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Columns : The New Bahamian - Joseph Gaskins Last Updated: Feb 6, 2017 - 2:32:04 PM

Will the New PLP Government Pass Its Upgrade?
By Joseph Gaskins
Jun 29, 2012 - 11:13:08 AM

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Over the last few months I took a much needed hiatus from writing and from observing Bahamian politics. I was drained from all the election hype and I had exams for which I had to prepare.


Yes, Doctorate students have exams as well. In the United Kingdom they are often referred to as “upgrades” -- the hoops candidates jump through to move to the next stage in their research work. For me this meant producing a paper, which I later had to defend in front of a small panel of academics-- a “viva voce”. I happy to say that I’ve passed upgrade and I’m officially considered a second year PhD student.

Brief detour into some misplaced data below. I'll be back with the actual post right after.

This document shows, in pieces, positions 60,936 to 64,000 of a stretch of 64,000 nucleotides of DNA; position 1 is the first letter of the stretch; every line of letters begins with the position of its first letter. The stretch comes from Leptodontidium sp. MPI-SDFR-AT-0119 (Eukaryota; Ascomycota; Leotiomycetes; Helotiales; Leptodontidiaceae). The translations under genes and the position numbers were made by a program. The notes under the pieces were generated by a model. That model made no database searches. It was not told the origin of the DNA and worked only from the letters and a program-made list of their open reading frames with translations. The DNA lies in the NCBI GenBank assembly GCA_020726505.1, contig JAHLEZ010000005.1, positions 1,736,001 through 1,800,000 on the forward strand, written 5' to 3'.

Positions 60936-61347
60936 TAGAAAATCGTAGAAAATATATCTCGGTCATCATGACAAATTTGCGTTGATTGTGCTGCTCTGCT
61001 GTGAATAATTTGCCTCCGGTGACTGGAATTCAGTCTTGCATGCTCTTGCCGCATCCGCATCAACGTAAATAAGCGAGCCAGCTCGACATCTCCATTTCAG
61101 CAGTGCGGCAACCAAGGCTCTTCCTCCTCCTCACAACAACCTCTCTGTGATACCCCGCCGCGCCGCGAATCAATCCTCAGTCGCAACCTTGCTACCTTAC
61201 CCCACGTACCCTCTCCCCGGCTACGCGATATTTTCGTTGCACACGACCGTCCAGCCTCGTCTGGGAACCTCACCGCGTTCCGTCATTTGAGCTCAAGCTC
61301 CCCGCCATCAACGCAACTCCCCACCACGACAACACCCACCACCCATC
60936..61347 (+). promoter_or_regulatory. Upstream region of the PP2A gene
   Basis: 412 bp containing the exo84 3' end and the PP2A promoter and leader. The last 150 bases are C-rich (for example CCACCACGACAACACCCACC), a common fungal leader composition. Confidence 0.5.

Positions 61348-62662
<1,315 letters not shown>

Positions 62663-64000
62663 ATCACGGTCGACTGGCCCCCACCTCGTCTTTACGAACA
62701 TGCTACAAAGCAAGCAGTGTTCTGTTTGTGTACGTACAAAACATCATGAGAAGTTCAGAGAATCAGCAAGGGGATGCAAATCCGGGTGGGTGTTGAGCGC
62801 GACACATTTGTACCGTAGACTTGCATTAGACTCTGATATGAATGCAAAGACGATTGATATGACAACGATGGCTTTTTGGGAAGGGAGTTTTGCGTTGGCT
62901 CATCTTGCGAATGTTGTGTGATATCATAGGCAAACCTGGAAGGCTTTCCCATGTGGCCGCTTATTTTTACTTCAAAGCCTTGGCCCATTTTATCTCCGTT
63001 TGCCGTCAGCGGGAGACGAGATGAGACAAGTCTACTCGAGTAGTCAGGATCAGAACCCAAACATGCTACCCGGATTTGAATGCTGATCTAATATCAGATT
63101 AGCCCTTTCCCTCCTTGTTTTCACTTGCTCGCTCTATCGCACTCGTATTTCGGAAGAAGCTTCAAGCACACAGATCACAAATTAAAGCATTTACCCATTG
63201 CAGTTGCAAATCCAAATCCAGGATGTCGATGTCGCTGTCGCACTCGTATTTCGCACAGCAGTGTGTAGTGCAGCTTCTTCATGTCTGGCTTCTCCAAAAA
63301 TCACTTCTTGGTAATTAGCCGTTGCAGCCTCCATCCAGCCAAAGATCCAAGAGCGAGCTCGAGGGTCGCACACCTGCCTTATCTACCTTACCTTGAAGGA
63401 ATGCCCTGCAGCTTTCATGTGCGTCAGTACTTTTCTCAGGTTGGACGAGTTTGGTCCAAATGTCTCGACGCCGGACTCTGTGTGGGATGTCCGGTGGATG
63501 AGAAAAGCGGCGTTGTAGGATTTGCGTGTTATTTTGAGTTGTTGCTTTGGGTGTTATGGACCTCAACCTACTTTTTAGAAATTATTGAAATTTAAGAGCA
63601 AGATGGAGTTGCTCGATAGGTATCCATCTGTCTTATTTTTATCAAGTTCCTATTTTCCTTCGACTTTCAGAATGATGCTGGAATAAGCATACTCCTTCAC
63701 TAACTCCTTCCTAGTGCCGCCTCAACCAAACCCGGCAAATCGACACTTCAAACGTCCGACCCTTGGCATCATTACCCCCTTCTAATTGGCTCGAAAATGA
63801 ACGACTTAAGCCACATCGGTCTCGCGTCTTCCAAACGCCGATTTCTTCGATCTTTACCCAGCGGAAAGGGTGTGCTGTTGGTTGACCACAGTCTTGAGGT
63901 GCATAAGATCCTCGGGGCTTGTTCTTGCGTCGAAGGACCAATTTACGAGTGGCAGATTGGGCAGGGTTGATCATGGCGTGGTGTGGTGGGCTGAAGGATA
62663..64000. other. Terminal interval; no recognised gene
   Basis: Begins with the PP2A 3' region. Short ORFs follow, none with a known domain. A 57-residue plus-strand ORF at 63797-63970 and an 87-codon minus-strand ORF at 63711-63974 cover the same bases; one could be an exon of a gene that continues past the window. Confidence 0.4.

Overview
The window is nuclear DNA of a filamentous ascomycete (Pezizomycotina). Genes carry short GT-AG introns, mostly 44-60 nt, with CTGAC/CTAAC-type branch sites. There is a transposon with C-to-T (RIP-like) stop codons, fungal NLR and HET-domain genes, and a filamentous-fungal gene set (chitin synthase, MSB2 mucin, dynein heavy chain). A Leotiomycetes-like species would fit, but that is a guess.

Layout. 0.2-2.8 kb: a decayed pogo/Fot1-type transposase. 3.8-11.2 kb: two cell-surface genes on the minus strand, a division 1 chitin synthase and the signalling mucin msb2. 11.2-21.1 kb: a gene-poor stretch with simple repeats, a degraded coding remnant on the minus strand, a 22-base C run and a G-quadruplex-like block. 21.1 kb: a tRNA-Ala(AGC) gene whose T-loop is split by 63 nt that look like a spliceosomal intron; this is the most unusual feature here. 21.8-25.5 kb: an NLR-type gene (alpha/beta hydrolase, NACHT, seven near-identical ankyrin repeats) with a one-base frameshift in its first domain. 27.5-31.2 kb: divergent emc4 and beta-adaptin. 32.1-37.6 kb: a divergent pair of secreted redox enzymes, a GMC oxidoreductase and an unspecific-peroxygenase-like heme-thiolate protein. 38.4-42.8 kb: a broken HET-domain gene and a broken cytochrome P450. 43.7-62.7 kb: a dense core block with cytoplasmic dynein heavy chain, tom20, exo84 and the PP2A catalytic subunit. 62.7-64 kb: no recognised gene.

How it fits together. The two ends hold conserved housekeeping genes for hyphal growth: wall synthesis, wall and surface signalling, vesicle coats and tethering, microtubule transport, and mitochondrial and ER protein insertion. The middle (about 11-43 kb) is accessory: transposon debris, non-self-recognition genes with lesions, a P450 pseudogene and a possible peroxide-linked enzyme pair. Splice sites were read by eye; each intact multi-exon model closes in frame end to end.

We are told that the purpose of the upgrade exams is to ensure we’re on the right track. It is essentially a way for the department to asses if we are meeting expectations. After all, accepting us to the PhD program and waiting until we produce the final thesis is far too risky.


What if we spend four years in the program doing whatever we wanted? This could result in an unacceptable final thesis. What if the direction our research takes is unoriginal, untenable, or in my case, un-sociological? The department would’ve wasted its resources and time on a student with nothing to show for it.


It seems to me that the new Progressive Liberal Party government is nearing its own upgrade. As we arrive at the midpoint of its first 100 days in office, Bahamians are beginning to asses a government that was “ready to govern from day one.” Like a PhD a student, the PLP government will have to show that it is in fact meeting expectations -- expectations they have, for the most part, set for themselves.